West Palm uncle steps up to raise his late sister’s three kids

Photography by Calla Kessler/Staff

Nominated by Big Brothers, Big Sisters of Palm Beach and Martin Counties

Life changes. Quickly. Sometimes, too fast.

Ask Terrance Williams — he knows all too well. His mom, Ruth McMahon, died in December at age 60 of congestive heart failure. The death hit hard, like a sucker punch in the gut.

“We were so close,” Williams says.

Then, five months later, his sister, Joiette Pitts died after years of substance abuse. She was 32. Too young.

That passing was particularly jarring. Pitts had three kids — Malachi, 11, Jakayla, 8 and Jakyla, 7. For years, Joiette was in and out of her childrens’ lives as she battled drug addiction.

Terrance Williams is photographed with Jakayla, Jakyla and Malachi outside their home.

Malachi spent the first few years of his life being raised by his mother and grandmother because of the abuse between his mom and dad.

Then in 2012, the family’s home caught fire. “It really messed up the kitchen and dining room pretty bad,” Williams says.

Pitts was later arrested for breaking and entering. She did three months behind bars, got out then sought to rebuild her life with her kids. Then McMahon died. Pitts soon after.

Enter Williams, 42, and his girlfriend, Cheri Base, who have been together for seven years and raising Base’s, two kids, Nicholas Carpenter, 18 and Carissa Carpenter, 13, in a cluttered four-bedroom home on 20th Street in West Palm Beach.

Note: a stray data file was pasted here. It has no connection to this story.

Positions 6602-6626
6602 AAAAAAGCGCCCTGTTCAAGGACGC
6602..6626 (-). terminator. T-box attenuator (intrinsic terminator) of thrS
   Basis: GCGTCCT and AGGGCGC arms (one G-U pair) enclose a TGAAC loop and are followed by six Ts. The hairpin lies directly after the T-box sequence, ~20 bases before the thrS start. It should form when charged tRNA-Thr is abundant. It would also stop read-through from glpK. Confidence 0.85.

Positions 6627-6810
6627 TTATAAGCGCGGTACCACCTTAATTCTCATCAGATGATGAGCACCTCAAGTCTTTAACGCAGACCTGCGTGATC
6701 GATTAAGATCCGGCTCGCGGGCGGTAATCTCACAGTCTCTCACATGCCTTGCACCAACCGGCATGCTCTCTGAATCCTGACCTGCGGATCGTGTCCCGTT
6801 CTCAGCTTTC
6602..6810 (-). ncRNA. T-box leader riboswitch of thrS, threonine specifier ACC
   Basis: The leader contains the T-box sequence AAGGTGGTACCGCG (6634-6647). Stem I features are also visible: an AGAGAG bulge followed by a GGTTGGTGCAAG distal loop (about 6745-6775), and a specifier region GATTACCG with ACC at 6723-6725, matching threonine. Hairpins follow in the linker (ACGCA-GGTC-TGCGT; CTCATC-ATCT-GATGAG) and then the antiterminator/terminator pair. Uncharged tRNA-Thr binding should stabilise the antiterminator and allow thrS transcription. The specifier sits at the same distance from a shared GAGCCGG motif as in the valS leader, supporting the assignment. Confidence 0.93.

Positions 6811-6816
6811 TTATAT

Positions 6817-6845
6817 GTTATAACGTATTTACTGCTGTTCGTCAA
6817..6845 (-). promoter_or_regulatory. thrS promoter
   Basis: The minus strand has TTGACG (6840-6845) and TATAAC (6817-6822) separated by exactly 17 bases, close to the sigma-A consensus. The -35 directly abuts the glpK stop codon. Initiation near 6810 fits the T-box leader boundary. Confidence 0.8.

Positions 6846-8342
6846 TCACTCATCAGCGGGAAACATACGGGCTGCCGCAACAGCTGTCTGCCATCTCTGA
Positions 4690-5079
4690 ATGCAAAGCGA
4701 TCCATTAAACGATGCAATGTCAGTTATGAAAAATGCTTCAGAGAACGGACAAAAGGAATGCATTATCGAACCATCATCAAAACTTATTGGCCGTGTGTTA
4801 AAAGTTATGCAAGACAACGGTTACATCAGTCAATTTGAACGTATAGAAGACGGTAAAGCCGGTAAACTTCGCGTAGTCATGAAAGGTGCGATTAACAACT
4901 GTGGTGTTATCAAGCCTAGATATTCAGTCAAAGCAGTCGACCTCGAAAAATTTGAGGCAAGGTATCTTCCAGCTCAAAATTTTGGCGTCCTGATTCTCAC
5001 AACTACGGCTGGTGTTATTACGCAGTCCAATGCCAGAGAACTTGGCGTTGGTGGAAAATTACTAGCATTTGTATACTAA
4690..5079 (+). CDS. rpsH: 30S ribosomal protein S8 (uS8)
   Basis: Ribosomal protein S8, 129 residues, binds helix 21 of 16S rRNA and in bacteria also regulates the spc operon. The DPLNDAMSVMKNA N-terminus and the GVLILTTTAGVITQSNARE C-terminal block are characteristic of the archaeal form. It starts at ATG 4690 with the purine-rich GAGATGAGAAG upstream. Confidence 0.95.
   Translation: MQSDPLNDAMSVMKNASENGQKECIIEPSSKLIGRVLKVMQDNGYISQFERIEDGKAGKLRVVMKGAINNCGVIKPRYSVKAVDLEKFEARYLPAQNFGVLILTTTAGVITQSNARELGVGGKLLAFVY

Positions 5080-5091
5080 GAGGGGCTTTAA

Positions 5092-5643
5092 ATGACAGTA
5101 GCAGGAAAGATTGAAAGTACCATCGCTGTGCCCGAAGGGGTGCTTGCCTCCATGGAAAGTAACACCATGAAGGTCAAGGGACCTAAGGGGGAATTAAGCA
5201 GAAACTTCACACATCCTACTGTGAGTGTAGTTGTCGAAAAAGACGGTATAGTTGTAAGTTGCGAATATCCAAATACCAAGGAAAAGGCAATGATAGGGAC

Williams stepped in as guardian.

“My kids are older and I was getting out of the small stage and now I’m back dealing with basketball practice, choir, football practice,” he says. “It’s really busy.”

Base, 56, said the living situation is also tough. “The hardest part for them is that they lost their mom so young. I try to help Terrance as much as I can,” she says.

Malachi, who doesn’t look his visitor in the eyes when talking, said things are OK. “It’s somewhere to stay,” he says softly.

While Jakyla loves her uncle, she doesn’t like her new elementary school. “It’s been bad,” she says, declining to elaborate.

Meanwhile Jakayla misses her mom. “I was so sad, angry and mad when she died,” she says.

Money remains tight for the family.

For the past 18 years Williams has worked for Riviera Beach’s utilities department, making about $1,500 a month. Base works for the city’s water billing department and brings home $535 every two weeks.

Not enough.

“We do what we have to do,” she says. “The lights are on; we’ve got cable; they get food and water. We’re maintaining.”

Williams, staring off into the backyard where his three newest kids are playing, says they have so much energy.

“They keep me going.”



Terrance Williams is the guardian for his late sister’s three young children — Malachi Pitts, 11; Jakayla Pitts, 8 and Jakyla Pitts, 7. Their mother, Joiette Pitts, died in May. Williams, 42, already a stepfather to two older children, earns a modest paycheck working for Riviera Beach’s utilities department, too modest for the needs of his suddenly expanded family. He said the kids could use clothes and shoes. A new bunk bed would be nice as well. The air conditioner at the house doesn’t work, so Williams would appreciate a new one. Williams also needs a reliable used car to help him shuttle the children to their various sporting and choir activities.

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